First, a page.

Programmer networks the social, hacks the computational

Programmers are not a group easily associated with sociability. Garrisoned at the keyboards of innumerable startups, techies often find themselves to be denizens of basements, according to senior Herb Susmann.

Yet, for a field that is renowned for an all-work, no-play lifestyle, it is refreshingly social.

“I think a lot of people looking into the community don’t get why these people in bushy beards are spending all of their time doing these weird things, but I think a lot of it is for the social rewards,” he said.

For a class assignment, Susmann worked on a ray tracer program, similar to what Pixar Studios produces animation with, using a programming language called Bash. The synergy of the two formats is somewhat unusual, as Bash is used to add or remove files. Much of the interest in reconfiguration is not all that useful, Susmann admitted, but he said it’s “really cool.”

The playful hacker mindset motivates, attacking “arcane” problems partly for fun and partly because it warrants bragging rights.

“You do it because it’s not designed for it and because it’s really hard,” Susmann said. “Part of the mindset is you seek out really weird things to do because then you can talk to your friends about it. One of my friends from last year … would be like ‘I was tired of unplugging and replugging my router because it kept crashing, so I wrote a little program to automatically detect when it went down and then run three commands.’ That’s crazy, but it’s so cool.”

Susmann’s formative years were spent at home as a teenager, slicing through the tomes of his father’s engineering career that were lying around the house. His mother, a progressive Mennonite, found her son’s preoccupation with the programming manuals amusing, as he would read them before going to bed.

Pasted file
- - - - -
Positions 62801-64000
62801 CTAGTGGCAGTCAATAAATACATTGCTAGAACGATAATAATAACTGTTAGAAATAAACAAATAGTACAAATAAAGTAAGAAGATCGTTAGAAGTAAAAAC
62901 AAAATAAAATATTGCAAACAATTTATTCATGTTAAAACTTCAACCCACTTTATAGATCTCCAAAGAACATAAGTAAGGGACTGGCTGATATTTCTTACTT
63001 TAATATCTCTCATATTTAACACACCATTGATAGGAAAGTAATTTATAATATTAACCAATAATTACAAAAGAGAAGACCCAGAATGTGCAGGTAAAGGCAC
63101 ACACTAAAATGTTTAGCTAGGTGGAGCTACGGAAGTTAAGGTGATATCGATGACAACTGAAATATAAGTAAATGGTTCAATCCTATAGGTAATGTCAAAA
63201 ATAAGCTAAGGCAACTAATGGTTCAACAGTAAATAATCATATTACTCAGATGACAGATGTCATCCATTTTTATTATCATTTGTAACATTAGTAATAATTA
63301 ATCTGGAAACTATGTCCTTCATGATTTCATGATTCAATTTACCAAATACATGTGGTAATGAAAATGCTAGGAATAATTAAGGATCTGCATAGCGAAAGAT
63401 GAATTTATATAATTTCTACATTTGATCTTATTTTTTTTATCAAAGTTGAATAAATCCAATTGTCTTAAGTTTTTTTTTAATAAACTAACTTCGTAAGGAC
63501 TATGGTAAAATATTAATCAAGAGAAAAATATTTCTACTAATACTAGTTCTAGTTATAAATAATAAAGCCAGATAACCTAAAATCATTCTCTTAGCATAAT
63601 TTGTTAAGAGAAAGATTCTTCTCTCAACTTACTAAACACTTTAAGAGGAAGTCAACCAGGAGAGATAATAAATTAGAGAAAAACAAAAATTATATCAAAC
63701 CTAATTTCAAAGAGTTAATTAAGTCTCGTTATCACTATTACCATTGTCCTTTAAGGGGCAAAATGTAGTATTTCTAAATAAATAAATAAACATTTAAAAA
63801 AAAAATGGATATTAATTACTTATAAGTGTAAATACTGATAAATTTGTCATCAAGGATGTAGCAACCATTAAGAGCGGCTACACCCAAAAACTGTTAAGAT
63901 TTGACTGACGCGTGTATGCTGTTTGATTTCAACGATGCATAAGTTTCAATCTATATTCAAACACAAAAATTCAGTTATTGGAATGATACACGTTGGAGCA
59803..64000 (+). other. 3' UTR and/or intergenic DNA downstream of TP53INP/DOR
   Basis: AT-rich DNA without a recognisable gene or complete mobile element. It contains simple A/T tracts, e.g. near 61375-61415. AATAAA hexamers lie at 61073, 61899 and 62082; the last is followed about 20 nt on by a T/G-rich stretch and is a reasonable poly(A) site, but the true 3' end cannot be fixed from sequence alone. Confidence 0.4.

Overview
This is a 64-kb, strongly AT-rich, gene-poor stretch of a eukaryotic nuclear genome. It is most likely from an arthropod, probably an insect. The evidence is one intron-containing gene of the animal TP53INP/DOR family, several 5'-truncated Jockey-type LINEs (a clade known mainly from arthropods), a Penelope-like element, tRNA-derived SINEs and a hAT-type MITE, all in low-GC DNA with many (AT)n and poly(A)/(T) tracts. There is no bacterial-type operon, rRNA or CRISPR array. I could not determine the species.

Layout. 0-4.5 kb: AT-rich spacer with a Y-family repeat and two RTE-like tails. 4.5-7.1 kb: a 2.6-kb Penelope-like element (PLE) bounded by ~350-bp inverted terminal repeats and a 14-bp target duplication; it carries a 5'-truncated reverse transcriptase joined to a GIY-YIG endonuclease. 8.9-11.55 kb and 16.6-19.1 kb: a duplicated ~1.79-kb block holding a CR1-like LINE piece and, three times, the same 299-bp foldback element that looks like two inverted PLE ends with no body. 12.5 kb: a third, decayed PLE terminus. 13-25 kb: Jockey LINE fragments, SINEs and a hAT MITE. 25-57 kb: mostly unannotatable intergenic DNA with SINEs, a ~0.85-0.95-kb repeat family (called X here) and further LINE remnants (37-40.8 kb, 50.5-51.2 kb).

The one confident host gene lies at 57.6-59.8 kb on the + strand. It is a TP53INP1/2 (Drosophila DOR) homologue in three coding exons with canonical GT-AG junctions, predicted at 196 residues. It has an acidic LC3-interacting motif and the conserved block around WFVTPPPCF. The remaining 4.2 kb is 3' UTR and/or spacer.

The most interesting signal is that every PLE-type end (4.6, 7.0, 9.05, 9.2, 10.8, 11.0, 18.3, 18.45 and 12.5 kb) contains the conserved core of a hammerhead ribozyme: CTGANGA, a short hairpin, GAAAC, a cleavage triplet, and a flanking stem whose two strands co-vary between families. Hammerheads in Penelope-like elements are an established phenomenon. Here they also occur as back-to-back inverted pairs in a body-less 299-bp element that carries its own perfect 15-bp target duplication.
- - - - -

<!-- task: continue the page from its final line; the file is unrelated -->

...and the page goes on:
According to Susmann, some of his father’s manuals had command instructions to program games on these early computers. He found himself creating these games for many hours, something he believes is crucial to developing talent. That is, those who pursue an interest from an early age can really master a certain skill set – a pet theory of his.

Throughout high school, Susmann’s parents had a “hands-off approach” to his education. Prior to attending Lehman Alternative Community School, which did not have grades but written evaluations, Susmann was home-schooled. In an attempt to branch out and become a little more competitive, his parents nudged him to go to LACS.

The school had a proposal system through which students could request changes, but Susmann joked that they usually involved requesting doughnuts in the lunchroom. One of the experiences that led him to web development was creating a website that catalogued these requests, going as far back as the 1980s. He also interned at Knowledge Town, a web development firm out of Ithaca, N.Y., during high school, as LACS had a career exploration requirement.

Susmann made the decision to attend Geneseo based on the desire to branch out and meet more than “people who hang out in basements all the time, like I do.” In coming to college, his wandering interest was noticed by lecturer of computer science Homma Farian as Susmann inspected various posters in the department.

That fall he became involved in the undergraduate research computer lab run by Farian and has done many projects since including the schedule planning site Knight Scheduler and integrated light and sound systems for Syracuse University “frat” boys. He even dabbles in computational biology, modeling the spread of influenza through networks.

These days, Susmann spends his time reading physics textbooks from the ‘60s, watching “Curb Your Enthusiasm” and getting stranded in Washington, D.C. with his longtime friend senior Ian MacPherson.